In a recent blog, we introduced the ongoing tax saga of Tony and Helen Samaroo, a husband and wife that owned and operated a restaurant, a nightclub and a motel, who were charged with 21 counts of tax evasion.
The Samaroos were acquitted of all charges in a 2010 criminal trial where the trial judge found the Crown’s case “weak” and supported by “unreliable” and “highly uncertain” evidence which contained “significant flaws” and “discrepancies”.
Following their acquittals, the Samaroos sued the prosecutor and CRA for malicious prosecution. The claim against the prosecutor was dismissed; however, in a scathing 70 page decision Justice Punnett of the British Columbia Supreme Court found the CRA guilty of malicious prosecution and ordered the CRA to pay approximately $1.7 million in damages to the Samaroos.
In reaching his decision, Justice Punnett applied the test outlined by the Supreme Court of Canada (“SCC”) in Miazga v. Kvello Estate, 2009 SCC 51 (“Miazga”) which requires the following elements to be established for a claim of malicious prosecution to be successful:
- the defendant initiated or continued the prosecution against them;
- the prosecution terminated in the plaintiffs’ favour;
- the prosecution was undertaken without reasonable and probable cause; and
- the prosecution was motivated by malice or a primary purpose other than that of carrying the law into effect.
Starting with the first element, Justice Punnett found that the evidence supported a finding that the CRA investigator, and the CRA as his employer, initiated the prosecution by causing “everything to be done which could be done wrongfully to set the law in motion”. The CRA investigator was found to have done this by suppressing evidence and supplying the prosecution with an intentionally misleading Prosecution Report that formed the basis of the overriding theory of the case.
The second element was never really in dispute as all parties agreed that the tax evasion prosecution was terminated in the Samaroos’ favour.
In regards to the third element, Justice Punnett held that objectively the CRA investigator did not have reasonable and probable grounds to believe that he could prove the actus reus of the offence of tax evasion against the Samaroos beyond a reasonable doubt.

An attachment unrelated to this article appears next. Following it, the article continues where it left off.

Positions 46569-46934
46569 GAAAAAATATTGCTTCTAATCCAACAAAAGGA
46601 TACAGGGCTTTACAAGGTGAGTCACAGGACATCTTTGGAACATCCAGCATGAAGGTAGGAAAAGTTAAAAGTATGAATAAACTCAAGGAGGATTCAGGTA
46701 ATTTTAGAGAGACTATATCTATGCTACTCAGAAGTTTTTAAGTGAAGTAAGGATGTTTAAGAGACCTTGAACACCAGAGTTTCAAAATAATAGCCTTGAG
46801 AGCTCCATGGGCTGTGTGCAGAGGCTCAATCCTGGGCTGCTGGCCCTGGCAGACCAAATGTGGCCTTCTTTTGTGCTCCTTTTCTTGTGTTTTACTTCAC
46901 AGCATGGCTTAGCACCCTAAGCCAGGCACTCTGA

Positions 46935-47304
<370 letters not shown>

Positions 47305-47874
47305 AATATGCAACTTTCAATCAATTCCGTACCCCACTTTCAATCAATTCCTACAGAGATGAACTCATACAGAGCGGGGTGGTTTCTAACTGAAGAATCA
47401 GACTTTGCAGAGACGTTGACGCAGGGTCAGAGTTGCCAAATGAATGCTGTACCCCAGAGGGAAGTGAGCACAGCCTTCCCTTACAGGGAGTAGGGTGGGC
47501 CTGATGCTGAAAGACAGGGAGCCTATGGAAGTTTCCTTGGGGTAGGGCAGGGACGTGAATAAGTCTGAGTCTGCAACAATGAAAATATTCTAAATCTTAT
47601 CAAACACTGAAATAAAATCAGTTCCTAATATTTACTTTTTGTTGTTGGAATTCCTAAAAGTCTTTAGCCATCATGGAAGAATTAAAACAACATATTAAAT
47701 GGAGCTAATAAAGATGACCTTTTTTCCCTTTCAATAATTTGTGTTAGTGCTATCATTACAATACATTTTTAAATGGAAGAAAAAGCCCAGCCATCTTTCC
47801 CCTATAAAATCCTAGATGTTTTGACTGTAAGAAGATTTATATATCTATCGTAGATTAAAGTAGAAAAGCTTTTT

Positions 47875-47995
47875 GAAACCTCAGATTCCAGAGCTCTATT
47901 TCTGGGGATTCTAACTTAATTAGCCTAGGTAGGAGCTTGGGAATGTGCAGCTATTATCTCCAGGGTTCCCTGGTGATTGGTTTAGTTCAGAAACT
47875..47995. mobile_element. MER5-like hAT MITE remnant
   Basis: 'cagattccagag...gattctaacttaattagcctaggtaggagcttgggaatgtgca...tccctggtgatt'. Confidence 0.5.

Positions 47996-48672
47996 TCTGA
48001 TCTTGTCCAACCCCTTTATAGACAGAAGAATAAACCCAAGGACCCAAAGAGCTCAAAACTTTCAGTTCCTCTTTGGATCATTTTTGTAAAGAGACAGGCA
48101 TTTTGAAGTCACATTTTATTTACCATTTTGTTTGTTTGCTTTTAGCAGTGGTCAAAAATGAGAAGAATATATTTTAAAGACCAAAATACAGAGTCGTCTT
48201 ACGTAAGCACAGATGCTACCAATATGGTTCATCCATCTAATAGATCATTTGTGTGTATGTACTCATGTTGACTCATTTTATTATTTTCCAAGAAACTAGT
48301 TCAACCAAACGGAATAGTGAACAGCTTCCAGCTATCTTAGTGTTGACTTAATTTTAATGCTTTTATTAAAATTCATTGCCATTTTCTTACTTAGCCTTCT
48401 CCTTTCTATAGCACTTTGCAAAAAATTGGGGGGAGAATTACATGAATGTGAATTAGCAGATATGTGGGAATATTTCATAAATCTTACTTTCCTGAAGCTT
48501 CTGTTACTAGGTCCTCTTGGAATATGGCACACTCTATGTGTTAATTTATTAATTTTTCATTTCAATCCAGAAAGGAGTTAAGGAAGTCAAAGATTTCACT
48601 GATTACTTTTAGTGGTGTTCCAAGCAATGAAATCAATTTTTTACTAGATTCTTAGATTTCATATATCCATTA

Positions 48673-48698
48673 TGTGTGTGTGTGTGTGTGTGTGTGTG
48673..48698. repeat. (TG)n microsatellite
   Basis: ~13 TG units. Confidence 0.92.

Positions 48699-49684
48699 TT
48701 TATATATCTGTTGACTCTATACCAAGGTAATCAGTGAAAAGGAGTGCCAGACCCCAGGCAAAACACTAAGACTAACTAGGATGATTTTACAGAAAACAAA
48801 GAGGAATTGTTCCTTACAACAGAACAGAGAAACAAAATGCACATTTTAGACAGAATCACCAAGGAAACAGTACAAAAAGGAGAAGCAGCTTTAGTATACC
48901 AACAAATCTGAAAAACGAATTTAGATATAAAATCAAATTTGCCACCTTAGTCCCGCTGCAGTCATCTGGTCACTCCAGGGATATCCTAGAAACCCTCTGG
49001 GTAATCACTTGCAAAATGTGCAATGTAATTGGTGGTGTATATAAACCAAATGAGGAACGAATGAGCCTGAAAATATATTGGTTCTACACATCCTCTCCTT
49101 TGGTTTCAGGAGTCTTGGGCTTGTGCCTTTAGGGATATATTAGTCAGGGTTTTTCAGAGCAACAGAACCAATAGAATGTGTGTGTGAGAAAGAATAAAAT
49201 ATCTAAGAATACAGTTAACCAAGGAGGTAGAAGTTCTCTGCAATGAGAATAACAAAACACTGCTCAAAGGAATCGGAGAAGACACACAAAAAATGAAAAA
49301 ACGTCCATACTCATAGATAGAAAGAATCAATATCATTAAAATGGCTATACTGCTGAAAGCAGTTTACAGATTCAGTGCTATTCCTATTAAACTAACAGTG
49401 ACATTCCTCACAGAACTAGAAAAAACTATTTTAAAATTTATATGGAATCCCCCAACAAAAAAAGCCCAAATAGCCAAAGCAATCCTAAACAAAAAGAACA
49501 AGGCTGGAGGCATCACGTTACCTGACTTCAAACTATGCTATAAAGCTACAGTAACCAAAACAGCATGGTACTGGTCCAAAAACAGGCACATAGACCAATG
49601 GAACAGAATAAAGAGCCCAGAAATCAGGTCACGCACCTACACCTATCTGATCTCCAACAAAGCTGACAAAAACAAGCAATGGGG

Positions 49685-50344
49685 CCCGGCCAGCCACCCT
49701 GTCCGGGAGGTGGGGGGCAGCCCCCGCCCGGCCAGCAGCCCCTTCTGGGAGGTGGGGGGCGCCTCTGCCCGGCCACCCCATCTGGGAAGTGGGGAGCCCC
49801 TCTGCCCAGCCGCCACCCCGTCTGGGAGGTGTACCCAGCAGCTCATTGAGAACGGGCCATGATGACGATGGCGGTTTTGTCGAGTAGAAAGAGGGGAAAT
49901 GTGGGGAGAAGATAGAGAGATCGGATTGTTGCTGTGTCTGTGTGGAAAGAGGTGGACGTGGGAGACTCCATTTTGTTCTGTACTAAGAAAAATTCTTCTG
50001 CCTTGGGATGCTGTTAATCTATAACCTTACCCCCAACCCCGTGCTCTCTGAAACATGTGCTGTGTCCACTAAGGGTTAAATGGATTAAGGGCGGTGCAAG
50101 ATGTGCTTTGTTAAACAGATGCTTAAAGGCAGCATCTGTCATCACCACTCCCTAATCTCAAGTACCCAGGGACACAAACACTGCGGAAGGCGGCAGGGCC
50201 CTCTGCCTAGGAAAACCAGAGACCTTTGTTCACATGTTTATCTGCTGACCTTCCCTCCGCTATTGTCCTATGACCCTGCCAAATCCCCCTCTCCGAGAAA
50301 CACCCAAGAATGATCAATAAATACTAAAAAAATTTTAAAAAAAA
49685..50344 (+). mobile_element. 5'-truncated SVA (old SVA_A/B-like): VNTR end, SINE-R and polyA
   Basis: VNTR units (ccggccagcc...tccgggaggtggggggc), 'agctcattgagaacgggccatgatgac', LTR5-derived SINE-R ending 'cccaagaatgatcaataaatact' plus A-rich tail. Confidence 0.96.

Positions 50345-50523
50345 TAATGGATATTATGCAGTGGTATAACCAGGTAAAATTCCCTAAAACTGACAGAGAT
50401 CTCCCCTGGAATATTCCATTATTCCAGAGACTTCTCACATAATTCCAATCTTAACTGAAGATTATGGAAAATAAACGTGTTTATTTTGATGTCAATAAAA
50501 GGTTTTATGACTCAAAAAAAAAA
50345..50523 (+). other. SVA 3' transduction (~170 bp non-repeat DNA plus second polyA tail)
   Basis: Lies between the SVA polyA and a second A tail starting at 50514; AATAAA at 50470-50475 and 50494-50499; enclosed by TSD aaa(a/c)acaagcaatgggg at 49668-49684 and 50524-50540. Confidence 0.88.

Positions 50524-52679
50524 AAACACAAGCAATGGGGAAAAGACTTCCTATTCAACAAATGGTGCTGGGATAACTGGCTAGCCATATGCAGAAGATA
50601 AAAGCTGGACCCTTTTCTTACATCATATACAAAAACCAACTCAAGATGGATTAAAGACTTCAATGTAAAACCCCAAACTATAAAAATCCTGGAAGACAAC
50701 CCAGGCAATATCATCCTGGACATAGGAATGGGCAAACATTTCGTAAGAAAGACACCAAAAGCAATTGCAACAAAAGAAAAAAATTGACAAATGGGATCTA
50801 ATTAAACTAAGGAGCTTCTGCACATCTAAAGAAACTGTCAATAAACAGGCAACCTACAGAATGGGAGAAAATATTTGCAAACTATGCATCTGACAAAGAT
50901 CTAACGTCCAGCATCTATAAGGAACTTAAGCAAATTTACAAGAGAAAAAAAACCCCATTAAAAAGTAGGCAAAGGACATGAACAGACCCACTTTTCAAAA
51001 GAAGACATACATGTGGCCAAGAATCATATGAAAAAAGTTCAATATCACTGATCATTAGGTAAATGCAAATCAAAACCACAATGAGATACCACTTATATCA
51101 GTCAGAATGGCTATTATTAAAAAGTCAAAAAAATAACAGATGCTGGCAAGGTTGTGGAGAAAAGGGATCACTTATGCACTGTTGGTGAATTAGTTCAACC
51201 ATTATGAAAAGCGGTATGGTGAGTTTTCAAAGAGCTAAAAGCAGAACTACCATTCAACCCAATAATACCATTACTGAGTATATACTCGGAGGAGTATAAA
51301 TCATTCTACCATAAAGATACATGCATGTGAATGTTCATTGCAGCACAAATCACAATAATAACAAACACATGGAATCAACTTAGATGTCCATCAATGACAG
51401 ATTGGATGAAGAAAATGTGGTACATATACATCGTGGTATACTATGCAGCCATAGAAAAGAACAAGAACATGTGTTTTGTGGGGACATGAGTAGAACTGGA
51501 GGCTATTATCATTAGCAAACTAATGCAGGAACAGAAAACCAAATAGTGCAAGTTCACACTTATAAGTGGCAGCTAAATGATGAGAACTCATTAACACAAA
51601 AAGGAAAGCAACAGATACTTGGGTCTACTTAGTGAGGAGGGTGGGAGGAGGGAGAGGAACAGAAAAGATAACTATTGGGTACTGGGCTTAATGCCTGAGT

Moving onto the fourth and final element which speaks to “intent”, this is generally speaking the most difficult element to prove in a malicious prosecution action. This is particularly true in regards to prosecutorial misconduct as the SCC in Miazga made clear that “In the context of a case against a Crown prosecutor, malice does not include recklessness, gross negligence or poor judgment. It is only where the conduct of the prosecutor constitutes "an abuse of prosecutorial power", or the perpetuation of "a fraud on the process of criminal justice" that malice can be said to exist.” It was this final element upon which the Samaroos’ claim against the prosecutor ultimately failed as Justice Punnett found it could not be established that the prosecutor “intentionally sought to abuse or distort the role of a Crown prosecutor.”
That said, Justice Punnett determined this malice element was satisfied in regards to the CRA who was held to be vicariously liable for the conduct of the CRA investigator who “acted deliberately to subvert and abuse his office.” In particular, the CRA investigator was held to have acted with malicious intent when he “knowingly misstated evidence essential to the proof of the actus reus despite being aware of its importance, filed a misleading report knowing it would be relied upon to authorize the prosecution and then having achieved that end swore the Information all in the hope of convicting the plaintiffs.”
While successful claims for malicious prosecution, particularly in the context of tax cases, are extremely rare, the conduct of the CRA investigator in Samaroo was so egregious that it is not entirely surprising that the Samaroos were successful in their claim against the CRA.
Unfortunately, the Samaroos fight with the CRA is not yet over as this decision is being appealed and their TCC appeals remains ongoing.
Has the CRA accused you of tax evasion? If so contact us here.